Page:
Linked Questions

-3 votes
6 answers
553 views

Double Factorial [duplicate]

Challenge The objective is simple, in the shortest amount of bytes, write a function or program that takes a number and prints its double factorial. The input must be taken from stdin or a function ...
globby's user avatar
  • 1,190
149 votes
336 answers
44k views

Fibonacci function or sequence

The Fibonacci sequence is a sequence of numbers, where every number in the sequence is the sum of the two numbers preceding it. The first two numbers in the sequence are both 1. Here are the first ...
C. K. Young's user avatar
  • 4,937
167 votes
66 answers
40k views

Tips for golfing in C

What general tips do you have for golfing in C? I'm looking for ideas that can be applied to code golf problems in general that are at least somewhat specific to C (e.g. "remove comments" is not an ...
Casey's user avatar
  • 3,609
57 votes
154 answers
8k views

The vanilla factorial challenge

Task Given a non-negative integer \$n\$, evaluate the factorial \$n!\$. The factorial is defined as follows: $$ n!=\begin{cases}1 & n=0\\n\times(n-1)!&n>0\end{cases} $$ Rules All default I/...
Bubbler's user avatar
  • 77.1k
39 votes
41 answers
6k views

Repeated! Factorials!

Not to be confused with Find the factorial! Introduction The factorial of an integer n can be calculated by $$n!=n\times(n-1)\times(n-2)\times(...)\times2\times1$$...
Jitse's user avatar
  • 7,334
37 votes
30 answers
4k views

Factorials and never ending cycles!

As you may know it, the factorial of a positive integer n is the product of all the positive integers which are equal or smaller to ...
user avatar
29 votes
31 answers
3k views

Deranged !Combinatorics: Compute the Subfactorial

The subfactorial or rencontres numbers (A000166) are a sequence of numbers similar to the factorial numbers which show up in the combinatorics of permutations. In particular the nth subfactorial !n ...
Martin Ender's user avatar
20 votes
36 answers
2k views

Mathematical Combination

Write a program that takes an input such as: n,k which then computes: $$\binom n k = \frac {n!} {k!(n-k)!}$$ and then prints the result. A numerical example: ...
backus's user avatar
  • 325
27 votes
19 answers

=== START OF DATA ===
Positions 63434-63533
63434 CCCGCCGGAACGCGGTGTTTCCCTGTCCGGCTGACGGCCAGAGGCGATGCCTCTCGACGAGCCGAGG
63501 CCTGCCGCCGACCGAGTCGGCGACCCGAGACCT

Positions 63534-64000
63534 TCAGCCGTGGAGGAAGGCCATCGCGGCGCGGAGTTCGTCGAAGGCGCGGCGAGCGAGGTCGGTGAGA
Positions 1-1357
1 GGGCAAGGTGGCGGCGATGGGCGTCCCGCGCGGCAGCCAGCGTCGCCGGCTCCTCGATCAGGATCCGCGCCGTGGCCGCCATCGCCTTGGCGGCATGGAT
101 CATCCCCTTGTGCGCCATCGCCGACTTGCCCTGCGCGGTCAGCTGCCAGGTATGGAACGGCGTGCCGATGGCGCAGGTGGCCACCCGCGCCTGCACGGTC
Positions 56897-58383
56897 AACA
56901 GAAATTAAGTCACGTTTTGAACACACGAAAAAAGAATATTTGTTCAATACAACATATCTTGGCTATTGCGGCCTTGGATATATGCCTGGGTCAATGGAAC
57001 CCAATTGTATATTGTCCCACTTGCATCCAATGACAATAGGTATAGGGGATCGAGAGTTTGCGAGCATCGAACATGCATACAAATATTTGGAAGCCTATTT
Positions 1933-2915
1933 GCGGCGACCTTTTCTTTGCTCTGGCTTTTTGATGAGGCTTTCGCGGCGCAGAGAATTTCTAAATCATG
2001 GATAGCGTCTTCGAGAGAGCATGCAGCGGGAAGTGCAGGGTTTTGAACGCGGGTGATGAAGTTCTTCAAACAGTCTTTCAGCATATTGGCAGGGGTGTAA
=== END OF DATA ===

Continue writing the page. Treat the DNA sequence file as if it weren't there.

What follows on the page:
5k views

Last non-zero digit of n!

Given an integer 1 ≤ N ≤ 1,000,000 as input, output the last non-zero digit of N!, where ! is the factorial (the product of all numbers from 1 to N, inclusive). This is OEIS sequence A008904. Your ...
fR0DDY's user avatar
  • 4,577
31 votes
14 answers
2k views

Array Escape - get out of there

One day you awake only to find yourself caught in an array. You try to just walk out of there, taking one index at the time, but it seems there are other rules: The array is completely filled with ...
Michael Kunst's user avatar
29 votes
15 answers
2k views

Tips for golfing in Swift

What are some tips for code-golfing in Swift? Its focus on safety seems to make it difficult to golf in, but that makes little tips and even more useful. Are there any features in Swift that may help ...
addison's user avatar
  • 1,073
23 votes
13 answers
1k views

Generalised multi-dimensional chess knight's moves

Multi-dimensional chess is an extension of normal chess that is played on an 8x8x8x8... "board". In normal 2D chess, a knight's move is a movement by a vector of \$ \begin{bmatrix} \pm 2 \\ \...
pxeger's user avatar
  • 23.9k
14 votes
15 answers
1k views

Am I a Pillai prime?

A Pillai prime is a prime number \$p\$ for which there exists some positive \$m\$ such that \$(m! + 1) \equiv 0 \:(\text{mod } p)\$ and \$p \not\equiv 1\:(\text{mod }m)\$. In other words, an ...
Mr. Xcoder's user avatar
  • 42.4k
13 votes
19 answers
3k views

How much candy can you eat?

Credit to Geobits in TNB for the idea A post without sufficient detail recently posited an interesting game: 2 children sit in front of an array of candy. Each piece of candy is numbered 1 to ...
Mayube's user avatar
  • 11.6k
33 votes
6 answers
17k views

Python workarounds for assignment in lambda

This is a tips question for golfing in Python. In Python golfing, it's common for a submission to be a function defined as a lambda. For example, ...
xnor's user avatar
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